Epic Moondog : Moondog And his Friends -LP- (US,1953)***°'
The original liner notes of the full LP :
The music in this collection constitutes a series of tonal pictures with new sound variations and new tempo variations. The composer, and primary performer, is the tall, bearded musician, familiar to Manhattanites, by the name of Moondog. Although some of the melodies, and some of the tempi, are immediately congenial, their full flavor comes out on repeated listenings. This is complex music, with a sophistication that belies its seeming simplicity. Repeated hearings bring out further interesting combinations of sound, other subtleties of rhythm. Moreover, for all its apparently experimental technique, it is solidly grounded in classical forms, the most common being the round.
Moondog was born Louis Hardin, in Marysville, Kansas, and grew up in the west, where the percussion instruments of Indian tribes fascinated the boy. A chief named Yellowcalf taught him much about the manipulation of the instruments. When he was sixteen Moondog lost his sight, but took up the study of music at a school for the blind, learning theory as well as such instruments as the violin and viola. In 1943 he moved to Manhattan and began developing his own theory of music - sometimes referred to as "snaketime," because of its undulating sound - but went west again in 1948, to Arizona, studying again with the Indians. A year later he returned to New York, and began playing his unique instruments - many of his own construction and arrangement - on street corners.
This may seem a difficult way to propound a musical theory, but before long his ideas were seized upon by ranking professional musicians, who were fascinated by both the music and the musician. Particularly in the environs of Carnegie Hall are his theories respected, and in this collection many of the stringed instruments, the violi and 'celli, are played by members of the Philharmonic-Symphony Orchestra of New York. Perhaps the surest way to get at the heart of the music is to listen to it. These recordings, featuring Moondog, represent some of his finest compositions, and some of his most ingratiting ideas.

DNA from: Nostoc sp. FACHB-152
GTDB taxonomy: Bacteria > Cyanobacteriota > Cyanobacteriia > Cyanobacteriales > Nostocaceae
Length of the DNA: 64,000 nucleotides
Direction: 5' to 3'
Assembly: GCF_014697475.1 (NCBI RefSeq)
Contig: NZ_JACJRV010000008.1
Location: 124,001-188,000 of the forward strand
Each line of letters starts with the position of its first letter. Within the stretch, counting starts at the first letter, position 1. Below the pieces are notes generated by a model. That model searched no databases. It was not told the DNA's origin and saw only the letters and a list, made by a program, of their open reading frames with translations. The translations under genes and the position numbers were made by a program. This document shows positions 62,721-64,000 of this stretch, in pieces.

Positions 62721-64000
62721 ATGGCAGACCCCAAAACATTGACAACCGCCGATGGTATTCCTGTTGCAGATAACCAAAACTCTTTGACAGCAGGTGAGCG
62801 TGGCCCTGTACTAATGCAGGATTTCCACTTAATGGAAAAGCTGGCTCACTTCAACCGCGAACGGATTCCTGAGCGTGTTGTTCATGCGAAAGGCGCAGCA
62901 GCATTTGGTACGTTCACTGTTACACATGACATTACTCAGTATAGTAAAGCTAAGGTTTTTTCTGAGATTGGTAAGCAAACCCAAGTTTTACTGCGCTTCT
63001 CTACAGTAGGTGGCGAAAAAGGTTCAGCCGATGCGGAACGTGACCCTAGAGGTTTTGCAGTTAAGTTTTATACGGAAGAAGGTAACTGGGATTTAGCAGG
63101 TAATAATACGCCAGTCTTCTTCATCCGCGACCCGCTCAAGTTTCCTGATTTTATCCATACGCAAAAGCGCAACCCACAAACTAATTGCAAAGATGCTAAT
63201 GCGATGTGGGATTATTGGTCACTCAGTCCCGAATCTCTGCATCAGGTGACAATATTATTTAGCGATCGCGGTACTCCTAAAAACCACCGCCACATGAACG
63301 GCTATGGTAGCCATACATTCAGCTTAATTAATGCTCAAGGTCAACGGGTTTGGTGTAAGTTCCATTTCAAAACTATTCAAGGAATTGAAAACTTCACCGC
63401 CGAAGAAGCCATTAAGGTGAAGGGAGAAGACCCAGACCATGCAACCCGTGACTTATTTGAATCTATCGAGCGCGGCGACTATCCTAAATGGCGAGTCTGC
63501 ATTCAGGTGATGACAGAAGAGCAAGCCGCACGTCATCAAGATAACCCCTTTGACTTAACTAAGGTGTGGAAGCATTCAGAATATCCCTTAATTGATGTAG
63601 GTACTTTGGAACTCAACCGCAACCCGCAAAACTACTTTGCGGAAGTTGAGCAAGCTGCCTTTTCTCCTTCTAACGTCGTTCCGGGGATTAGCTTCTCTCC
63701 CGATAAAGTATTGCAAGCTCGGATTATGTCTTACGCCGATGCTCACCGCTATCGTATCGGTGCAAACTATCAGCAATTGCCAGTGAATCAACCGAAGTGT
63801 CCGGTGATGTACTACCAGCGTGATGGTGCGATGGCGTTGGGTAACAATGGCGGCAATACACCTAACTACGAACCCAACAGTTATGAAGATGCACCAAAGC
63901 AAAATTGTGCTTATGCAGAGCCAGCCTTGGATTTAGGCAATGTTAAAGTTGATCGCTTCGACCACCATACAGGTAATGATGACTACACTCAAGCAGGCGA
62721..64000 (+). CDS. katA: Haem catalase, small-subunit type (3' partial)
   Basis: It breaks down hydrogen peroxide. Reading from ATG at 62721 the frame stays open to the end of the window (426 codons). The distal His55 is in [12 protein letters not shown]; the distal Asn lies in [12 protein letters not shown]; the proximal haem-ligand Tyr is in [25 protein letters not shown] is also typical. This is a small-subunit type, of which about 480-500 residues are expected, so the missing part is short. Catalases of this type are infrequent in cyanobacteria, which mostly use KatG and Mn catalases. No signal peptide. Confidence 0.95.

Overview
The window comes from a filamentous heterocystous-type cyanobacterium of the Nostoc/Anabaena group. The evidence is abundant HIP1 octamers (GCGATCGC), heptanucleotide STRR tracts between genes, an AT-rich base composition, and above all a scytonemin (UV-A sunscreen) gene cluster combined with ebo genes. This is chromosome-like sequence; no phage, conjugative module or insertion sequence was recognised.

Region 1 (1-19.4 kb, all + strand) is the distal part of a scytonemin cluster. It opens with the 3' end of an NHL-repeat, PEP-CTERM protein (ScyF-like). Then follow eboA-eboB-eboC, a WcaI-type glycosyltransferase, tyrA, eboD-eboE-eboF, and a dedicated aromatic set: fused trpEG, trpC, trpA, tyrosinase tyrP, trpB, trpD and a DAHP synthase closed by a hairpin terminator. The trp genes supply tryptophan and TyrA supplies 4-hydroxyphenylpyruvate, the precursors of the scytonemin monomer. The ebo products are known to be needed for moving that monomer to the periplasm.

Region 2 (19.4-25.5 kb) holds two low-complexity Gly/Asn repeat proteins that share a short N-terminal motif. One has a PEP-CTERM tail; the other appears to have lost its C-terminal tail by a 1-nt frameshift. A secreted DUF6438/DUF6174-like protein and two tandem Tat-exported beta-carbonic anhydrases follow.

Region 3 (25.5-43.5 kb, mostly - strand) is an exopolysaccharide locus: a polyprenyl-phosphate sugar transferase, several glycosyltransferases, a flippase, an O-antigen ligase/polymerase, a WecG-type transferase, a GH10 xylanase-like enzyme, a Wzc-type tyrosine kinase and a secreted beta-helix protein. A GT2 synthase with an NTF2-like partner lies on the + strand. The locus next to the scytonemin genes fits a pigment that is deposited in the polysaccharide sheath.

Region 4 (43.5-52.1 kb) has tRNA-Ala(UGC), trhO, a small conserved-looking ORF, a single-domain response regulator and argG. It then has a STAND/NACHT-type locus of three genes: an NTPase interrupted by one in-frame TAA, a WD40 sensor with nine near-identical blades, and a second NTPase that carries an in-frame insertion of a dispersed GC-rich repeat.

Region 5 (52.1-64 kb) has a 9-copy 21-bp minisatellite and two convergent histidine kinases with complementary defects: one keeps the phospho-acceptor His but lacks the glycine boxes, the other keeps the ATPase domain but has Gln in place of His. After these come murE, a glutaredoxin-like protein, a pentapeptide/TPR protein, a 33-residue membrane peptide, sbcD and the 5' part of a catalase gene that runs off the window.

Dragon's Teeth: This number serves to introduce the trimba, a series of ten drums, triangular in shape, used in graduated sizes. Here the various rhythms of snaketime are introduced, beginning with 1/8 and moving up to 9/8. In the background, the composer's wife may be heard on the oo, a triangular instrument that sounds somewhat like a harp.
Voices of Spring: This is a short rhapsody of sound, using a background of sparrow's voices. Moondog recites a brief quotation on nature, and then plays a freely organized theme on the recorder.
Oasis: The coloring of this selection is predominantly that of Asia Minor, with a fascinating rhythm background. The instrumentation consists of piano, violin, the dragon's teeth (or trimba), the maracas and the uni. The uni is a seven-stringed instrument that can be plucked like a harp, struck with a mallet, like a piano, or played with a bow. It is this instrument that provides the provocative twanging sound. The violin and piano parts, incidentally, are played by two of the country's best young concert artists.
Tree Frog: This is an attempt to recreate in music the song of tree frogs in spring. A descriptive piece, its unique sound is produced by tapping the fingers against the openings of a recorder, with the microphone close-up. No air passes through the recorder in this unusual instance of a wind instrument used percussively.
Be a Hobo: This short song is a vocal round, with the composer singing both vocal lines. Here, as in most of the other selections, the counterpoint is evident. The melody itself, like most of Moondog's materials, is unpretentious, serving as a springboard, so to speak, for his metric experimentation, but nevertheless has a charming, sweet line that carries the music forward.
Instrumental Round: This is an experiment in orchestration, using strings, brass, woodwinds and percussion. All instruments are played by the composer himself, using tape recording.
Double Bass Duo: The genesis of this composition reflects the free, eclectic spirit of much of the music in this collection: the composer, having just bought himself a double bass, found himself locked out of the studio, and to pass the time began experimenting with its sounds. The thematic material evolved, then presented itself as a duet, and he promptly recorded it. The drum and both basss parts are played by the composer.
Why Spend the Dark Night with You?: Another of Moondog's compositions in the form of a round. His intention is to leave the meaning of the lyrics to the listener; often, he finds, more is read into the words than he intended.